USA Today takes a look at the idea that privacy norms have changed as more people join social-networking services such as Facebook, MySpace or Google Buzz.
A century ago, when the first home phones were “party lines” shared by neighbors, “worrying you were being listened in on was a common feature of American culture,” says sociologist Claude Fischer of the University of California-Berkeley.
Oh, how times have changed. Now, we’re not only unconcerned about overheard phone calls, we purposely broadcast our personal business to large groups of “friends” and “followers” on social networks such as Facebook and Twitter.
As a result, we’re fast becoming a nation of casual eavesdroppers, where every day we tune in to a constant stream of updates on what others are saying and doing, from where they’re about to eat lunch (complete with photos) to their conversations with others.
All this sharing, some experts say, may be feeding a tendency toward exhibitionism, and devaluing the very privacy that earlier generations so desired. […]
But is it really eavesdropping if they’re broadcasting and we can’t help overhearing? “I don’t regard it at all as me eavesdropping,” says Etti Baranoff, who has overheard plenty of cellphone conversations in 15 years of traveling twice a week as an associate professor of insurance and finance at Virginia Commonwealth University in Richmond. “We think no matter where we are, we are in our own living room, but we are not. We are walking with our phones as if we are in our own homes.” […]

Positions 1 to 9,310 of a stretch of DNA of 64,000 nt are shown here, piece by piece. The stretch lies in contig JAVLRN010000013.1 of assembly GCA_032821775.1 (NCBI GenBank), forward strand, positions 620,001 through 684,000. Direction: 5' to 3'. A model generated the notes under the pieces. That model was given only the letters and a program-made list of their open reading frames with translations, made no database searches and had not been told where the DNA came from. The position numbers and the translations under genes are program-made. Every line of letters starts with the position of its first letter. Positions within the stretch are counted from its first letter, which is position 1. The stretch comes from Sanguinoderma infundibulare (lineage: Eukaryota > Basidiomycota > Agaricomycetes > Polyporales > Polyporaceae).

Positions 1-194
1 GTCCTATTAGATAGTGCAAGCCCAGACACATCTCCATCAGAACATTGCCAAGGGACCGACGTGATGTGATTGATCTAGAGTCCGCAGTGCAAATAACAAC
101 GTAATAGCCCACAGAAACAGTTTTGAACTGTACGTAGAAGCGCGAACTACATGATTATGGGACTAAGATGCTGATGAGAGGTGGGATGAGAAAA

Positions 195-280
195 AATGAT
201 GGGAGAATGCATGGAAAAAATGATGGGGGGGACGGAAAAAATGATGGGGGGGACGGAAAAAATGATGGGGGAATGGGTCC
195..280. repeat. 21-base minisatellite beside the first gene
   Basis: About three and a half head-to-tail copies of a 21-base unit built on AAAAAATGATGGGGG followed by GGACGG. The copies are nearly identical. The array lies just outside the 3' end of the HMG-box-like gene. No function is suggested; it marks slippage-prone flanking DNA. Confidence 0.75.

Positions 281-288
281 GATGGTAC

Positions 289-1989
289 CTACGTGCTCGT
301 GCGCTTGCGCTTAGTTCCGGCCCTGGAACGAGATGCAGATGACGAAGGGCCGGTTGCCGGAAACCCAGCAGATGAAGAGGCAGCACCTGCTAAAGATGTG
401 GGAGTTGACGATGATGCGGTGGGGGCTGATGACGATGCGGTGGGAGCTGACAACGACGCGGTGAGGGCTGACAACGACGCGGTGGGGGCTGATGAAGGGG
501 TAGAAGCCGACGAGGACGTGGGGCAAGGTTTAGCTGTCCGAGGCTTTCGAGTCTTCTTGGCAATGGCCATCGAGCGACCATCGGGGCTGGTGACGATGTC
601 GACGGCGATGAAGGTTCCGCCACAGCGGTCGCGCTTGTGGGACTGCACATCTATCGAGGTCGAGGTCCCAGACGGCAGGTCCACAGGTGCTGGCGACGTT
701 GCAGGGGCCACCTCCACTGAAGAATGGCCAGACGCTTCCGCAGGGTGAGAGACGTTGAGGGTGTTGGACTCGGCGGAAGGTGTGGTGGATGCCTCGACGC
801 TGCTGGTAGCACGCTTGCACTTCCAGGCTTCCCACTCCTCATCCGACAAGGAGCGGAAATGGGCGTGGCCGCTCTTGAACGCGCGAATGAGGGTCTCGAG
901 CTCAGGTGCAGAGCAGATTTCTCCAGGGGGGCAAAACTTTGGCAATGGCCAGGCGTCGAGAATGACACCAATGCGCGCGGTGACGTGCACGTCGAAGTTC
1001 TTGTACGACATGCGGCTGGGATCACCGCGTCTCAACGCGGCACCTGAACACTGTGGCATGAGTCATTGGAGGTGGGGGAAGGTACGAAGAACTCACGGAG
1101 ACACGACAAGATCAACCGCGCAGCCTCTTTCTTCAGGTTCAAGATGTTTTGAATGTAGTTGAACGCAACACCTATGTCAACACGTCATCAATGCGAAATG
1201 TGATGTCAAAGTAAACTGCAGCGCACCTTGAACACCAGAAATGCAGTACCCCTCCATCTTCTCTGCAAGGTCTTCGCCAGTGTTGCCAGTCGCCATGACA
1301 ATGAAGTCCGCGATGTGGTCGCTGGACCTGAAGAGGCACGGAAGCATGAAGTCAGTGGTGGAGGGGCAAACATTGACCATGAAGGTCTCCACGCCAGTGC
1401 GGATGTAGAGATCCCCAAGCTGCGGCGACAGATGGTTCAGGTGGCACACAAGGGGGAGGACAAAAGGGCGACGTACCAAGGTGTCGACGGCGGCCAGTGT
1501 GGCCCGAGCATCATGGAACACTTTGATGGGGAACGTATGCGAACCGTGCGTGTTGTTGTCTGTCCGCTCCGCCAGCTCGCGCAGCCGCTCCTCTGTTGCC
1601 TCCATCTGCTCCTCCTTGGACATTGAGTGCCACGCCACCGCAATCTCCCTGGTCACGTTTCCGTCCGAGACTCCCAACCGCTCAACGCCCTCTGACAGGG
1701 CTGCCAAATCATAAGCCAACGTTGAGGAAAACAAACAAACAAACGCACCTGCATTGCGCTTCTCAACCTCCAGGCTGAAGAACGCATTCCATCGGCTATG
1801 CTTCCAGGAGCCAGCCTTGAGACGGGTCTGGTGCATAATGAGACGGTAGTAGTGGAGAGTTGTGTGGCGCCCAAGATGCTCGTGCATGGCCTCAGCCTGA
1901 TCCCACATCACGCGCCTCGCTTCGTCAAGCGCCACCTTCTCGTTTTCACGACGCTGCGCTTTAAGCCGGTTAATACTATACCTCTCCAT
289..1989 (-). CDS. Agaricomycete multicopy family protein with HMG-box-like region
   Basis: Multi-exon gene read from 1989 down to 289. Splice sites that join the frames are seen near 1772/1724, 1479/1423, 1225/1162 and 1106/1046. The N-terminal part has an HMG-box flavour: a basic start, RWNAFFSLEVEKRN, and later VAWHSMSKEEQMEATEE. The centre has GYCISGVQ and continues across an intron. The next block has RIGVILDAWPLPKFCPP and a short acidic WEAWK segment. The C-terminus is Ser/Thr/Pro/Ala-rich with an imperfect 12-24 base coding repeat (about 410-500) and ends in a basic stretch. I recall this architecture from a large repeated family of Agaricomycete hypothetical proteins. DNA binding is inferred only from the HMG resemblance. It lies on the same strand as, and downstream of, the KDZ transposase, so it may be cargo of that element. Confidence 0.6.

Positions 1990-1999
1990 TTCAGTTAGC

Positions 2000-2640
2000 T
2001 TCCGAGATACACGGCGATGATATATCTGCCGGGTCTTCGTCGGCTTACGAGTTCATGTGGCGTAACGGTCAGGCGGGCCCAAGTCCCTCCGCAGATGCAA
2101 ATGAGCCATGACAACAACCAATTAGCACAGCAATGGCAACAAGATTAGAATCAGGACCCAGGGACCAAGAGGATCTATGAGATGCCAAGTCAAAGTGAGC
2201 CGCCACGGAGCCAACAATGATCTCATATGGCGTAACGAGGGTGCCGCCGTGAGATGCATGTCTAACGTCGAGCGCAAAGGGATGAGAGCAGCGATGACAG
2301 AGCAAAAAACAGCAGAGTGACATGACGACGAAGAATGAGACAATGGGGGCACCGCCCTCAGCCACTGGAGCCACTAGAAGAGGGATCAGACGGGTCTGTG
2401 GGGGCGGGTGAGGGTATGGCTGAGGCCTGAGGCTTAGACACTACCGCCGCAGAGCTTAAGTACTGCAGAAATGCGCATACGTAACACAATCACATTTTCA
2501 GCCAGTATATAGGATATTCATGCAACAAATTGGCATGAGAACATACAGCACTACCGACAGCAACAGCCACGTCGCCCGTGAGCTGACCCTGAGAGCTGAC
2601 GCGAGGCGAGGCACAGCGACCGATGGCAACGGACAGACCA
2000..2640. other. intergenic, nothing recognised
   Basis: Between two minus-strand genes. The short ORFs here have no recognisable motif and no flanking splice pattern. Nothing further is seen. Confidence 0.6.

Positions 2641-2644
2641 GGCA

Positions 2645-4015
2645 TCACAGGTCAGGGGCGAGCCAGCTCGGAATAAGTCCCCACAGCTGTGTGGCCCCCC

Pop culture expert Richard Lachmann, a sociology professor at the University at Albany, State University of New York, says it’s not just the idea of privacy that has changed. He believes the very nature of eavesdropping is up for debate, since people are willing to share more and more personal information.
“Everybody still has a notion of eavesdropping. It’s somebody trying to hear something they haven’t been invited to hear. What’s changing is what goes in that category,” he says.